RESUMEN: Este estudio evaluó el dolor espontáneo antes y después de la administración de diclofenaco sódico, aislado o asociado a carisoprodol, paracetamol y cafeína, en pacientes con trastornos temporomandibulares crónicos (TTM). Se seleccionaron dieciocho voluntarios, hombres y mujeres, entre 35-70 años de edad (edad media 50 años). Los criterios de inclusión fueron dolor muscular masticatorio, y los criterios diagnósticos para trastornos temporomandibulares (RDC / TMD) como diagnóstico. La selección del tratamiento para cada individuo se llevó a cabo mediante una metodología de cruce triple ciego completo al azar. Por lo tanto, todos los pacientes fueron sometidos a todos los tratamientos en diferentes momentos, en una secuencia no estandarizada, evitando los resultados tendenciosos. Los tratamientos fueron: A (diclofenaco sódico + carisoprodol + acetaminofen + cafeína), B (diclofenaco sódico) y C (placebo), todos asociados a una férula oclusal. Cada período de tratamiento fue seguido por once días. No se encontraron diferencias entre los valores inicial y final de los tratamientos. Sin embargo, hubo diferencias estadísticamente significativas en los grupos de evaluación sensorial y después del tratamiento B, y en los grupos de calificación sensorial, afectivo, y el total después de los tratamientos B y C. Dentro de las limitaciones de esta investigación, se concluye que el tratamiento con diclofenaco sódico aislado en pacientes con TTM musculares promueve una mayor analgesia que el tratamiento con diclofenaco sódico más asociaciones o placebo, cuando se asocia a una férula oclusal.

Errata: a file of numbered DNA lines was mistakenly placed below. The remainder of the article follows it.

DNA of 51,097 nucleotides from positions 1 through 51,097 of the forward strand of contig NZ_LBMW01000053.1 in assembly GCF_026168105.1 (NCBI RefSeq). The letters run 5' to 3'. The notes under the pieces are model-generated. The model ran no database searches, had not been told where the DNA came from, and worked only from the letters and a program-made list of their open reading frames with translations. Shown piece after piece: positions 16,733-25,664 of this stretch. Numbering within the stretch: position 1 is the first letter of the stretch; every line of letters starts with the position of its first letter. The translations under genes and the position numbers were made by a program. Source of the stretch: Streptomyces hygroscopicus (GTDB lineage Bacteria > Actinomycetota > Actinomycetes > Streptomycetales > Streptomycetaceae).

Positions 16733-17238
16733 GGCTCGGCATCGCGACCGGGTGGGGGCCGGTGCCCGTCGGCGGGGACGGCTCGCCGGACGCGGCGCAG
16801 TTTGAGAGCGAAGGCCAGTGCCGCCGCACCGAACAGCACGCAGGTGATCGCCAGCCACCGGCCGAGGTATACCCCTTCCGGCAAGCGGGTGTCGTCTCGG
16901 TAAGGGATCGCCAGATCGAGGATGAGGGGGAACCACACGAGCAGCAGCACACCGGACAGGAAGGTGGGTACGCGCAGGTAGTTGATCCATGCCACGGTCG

PALABRAS CLAVE: diclofenaco, dolor facial, anti-inflamatorio no esteroidal, trastornos de la articulación temporomandibular, síndrome de disfunción de la articulación temporomandibular.
Temporomandibular disorders (TMD) are a subgroup of musculoskeletal and rheumatologic disturbs that affects the orofacial region (Mohl, 1993; Macfarlane et al., 2001). They are characterized by masticatory muscle pain and temporomandibular joint (TMJ) dysfunction, and usually restricted to head and neck (Capra & Ro, 2004).
In Dentistry, temporomandibular pain is the second most frequent complain, only less common than dental pain (Harris, 1987). Masticatory muscle pain is probably consequence of traumas or algogenic substances release derived of overloaded activity. Those events could cause microlesions on myofibrils and the release of inflammatory
mediators, like bradikinin and prostaglandin E2, that induce and facilitate nociception and lead to an inhibitory reflex activity of muscular activity in the central nervous system (Arendt-Nielsen & Graven-Nielsen, 2008; Dina et al., 2008; Costigan et al., 2009).